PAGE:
This is priestism with a vengeance-priestism in which Catholics, both Greek and Latin, firmly believe, and with the spirit of which the clergy of all sects and shadows are more or less imbued. Where the people believe such vile doctrine as this, the clergy are omnipotent, and constitute a tyranny the most odious and cruel that can be conceived. As to the argument it may be remarked, that there is a very considerable flaw in Mr. Chrysostom's premises. He assumes, that because the Lord Jesus authorised his apostles to remit and retain sins, this authority extends to all priests styling themselves their "successors" who live after them in all ages!
This assumption we deny, and demand of those who affirm its truth to adduce the divine testimony that proves it. This they cannot do, and therefore they are impostors and deceivers of the people.
The truth is that there is no scriptural division of the faithful into priests and people, clergy and laity. Christ is the elder brother, and they that are Christ's are his brethren. Jesus and his brethren are God's family. They are all priests of whom Christ is the chief, and the rest his Household. Since the death of the apostles, there are none of the household of the past or present that can pardon one another for offences against heaven. God for Christ's sake forgives them. Neither can they remit or retain the sins of men; all they can do is to show how sinners can obtain pardon, and become heirs of the kingdom and glory of God, through the name of Jesus Christ.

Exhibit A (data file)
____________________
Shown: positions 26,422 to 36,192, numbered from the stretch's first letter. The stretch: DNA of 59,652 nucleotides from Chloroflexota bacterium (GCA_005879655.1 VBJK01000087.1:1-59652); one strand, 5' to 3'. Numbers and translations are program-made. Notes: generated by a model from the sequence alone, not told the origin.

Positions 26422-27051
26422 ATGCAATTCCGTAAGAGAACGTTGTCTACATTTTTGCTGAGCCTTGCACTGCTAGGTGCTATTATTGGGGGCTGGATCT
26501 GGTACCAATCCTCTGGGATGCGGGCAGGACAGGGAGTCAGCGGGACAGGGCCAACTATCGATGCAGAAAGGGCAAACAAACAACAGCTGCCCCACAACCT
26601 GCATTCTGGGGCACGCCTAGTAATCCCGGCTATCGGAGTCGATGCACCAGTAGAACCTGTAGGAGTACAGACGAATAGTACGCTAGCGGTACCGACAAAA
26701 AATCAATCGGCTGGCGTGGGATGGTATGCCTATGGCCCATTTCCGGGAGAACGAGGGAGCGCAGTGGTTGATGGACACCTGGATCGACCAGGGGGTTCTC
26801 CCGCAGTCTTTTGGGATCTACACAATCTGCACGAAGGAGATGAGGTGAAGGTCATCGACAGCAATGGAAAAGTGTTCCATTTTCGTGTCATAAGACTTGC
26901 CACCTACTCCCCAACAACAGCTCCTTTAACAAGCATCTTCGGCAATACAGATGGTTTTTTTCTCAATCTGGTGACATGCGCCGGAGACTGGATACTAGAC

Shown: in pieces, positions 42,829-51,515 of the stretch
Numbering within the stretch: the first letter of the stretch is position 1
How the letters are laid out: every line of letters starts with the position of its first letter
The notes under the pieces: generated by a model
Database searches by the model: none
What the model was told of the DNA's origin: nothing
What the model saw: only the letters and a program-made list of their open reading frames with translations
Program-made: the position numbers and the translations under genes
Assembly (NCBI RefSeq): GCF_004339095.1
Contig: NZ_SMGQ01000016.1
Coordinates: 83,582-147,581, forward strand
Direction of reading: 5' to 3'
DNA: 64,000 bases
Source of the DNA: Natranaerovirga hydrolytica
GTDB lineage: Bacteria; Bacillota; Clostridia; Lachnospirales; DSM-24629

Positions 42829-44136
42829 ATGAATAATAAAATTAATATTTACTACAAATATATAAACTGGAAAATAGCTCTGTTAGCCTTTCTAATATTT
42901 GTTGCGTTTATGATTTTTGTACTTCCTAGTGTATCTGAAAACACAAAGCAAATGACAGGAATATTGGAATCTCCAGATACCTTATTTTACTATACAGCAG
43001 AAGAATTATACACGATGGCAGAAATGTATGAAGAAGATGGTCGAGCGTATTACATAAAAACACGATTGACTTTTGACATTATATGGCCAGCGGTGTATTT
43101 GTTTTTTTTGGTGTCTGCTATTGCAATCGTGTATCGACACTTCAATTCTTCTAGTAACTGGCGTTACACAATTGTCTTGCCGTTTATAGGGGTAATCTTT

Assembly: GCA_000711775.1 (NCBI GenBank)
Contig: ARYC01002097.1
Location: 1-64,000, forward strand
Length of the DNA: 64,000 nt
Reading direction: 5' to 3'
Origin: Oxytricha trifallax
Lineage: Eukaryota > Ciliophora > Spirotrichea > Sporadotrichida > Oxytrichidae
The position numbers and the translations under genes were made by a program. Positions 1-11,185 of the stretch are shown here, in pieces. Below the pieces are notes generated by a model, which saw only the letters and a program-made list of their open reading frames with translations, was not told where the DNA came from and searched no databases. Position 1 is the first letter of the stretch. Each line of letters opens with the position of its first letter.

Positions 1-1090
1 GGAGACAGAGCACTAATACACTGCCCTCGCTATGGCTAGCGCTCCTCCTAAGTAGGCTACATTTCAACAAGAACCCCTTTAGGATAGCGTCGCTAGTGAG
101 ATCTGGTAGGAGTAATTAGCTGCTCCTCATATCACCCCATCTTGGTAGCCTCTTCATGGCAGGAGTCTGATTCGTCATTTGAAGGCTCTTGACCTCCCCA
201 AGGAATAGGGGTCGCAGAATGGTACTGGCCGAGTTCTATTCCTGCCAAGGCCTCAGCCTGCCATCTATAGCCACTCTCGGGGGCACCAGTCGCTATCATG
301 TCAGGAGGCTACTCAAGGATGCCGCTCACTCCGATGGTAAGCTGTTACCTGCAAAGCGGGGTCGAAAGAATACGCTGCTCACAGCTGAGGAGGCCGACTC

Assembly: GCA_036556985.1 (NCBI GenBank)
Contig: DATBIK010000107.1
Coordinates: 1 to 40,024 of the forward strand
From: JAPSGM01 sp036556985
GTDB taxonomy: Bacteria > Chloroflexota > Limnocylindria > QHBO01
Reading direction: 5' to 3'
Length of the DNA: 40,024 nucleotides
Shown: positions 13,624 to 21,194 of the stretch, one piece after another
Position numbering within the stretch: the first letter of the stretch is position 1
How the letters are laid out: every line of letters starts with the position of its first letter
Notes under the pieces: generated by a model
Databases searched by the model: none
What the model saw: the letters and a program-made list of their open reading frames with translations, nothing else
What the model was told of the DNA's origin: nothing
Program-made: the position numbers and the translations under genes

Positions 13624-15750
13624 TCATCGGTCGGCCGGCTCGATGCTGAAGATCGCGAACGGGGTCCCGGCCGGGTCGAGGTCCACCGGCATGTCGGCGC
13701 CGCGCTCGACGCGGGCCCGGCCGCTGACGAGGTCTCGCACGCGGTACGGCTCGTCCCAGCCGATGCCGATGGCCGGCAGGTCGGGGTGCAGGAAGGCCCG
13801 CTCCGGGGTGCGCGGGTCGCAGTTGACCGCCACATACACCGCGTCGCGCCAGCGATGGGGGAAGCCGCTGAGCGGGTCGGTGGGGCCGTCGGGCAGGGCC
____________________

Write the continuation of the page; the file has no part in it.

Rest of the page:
Herald of the kingdom and age to come
Conscience seared with a hot iron
It is the time since baptism that distresses us: our failures, our shortcomings, our aberrations from the right way: our sins. It is this that fills us with sadness and misgiving." Well, it is right that we should be troubled on this head. It would be a poor sign if we were insensible to our imperfections. It would be a symptom of that state described as
"having a conscience seared as with a hot iron."
When a hot iron is passed over any portion of our flesh, you know what happens to that portion. It loses sensibility: it cannot feel; it is seared. This is a bad state for the conscience to be in. It is far better to be in a hyper-sensitive state than this. It is far better to be distressed at our feelings than to be unconcerned about them. It is more pleasing to God: it is more pleasing to man. If you have a servant that is plagued about his short comings, he is more valuable and pleasing to you than one who is jaunty and self-satisfied with these same shortcomings.
Exhort 280 TC 10/1896
[Gibbon] believes that "the progress of superstition would have been much less rapid and victorious if the faith of the people had not been assisted by the seasonable aid of visions and miracles" (termed by Paul, "all power, and signs, and wonders of falsehood") "to ascertain the authenticity and virtue of the most suspicious relics."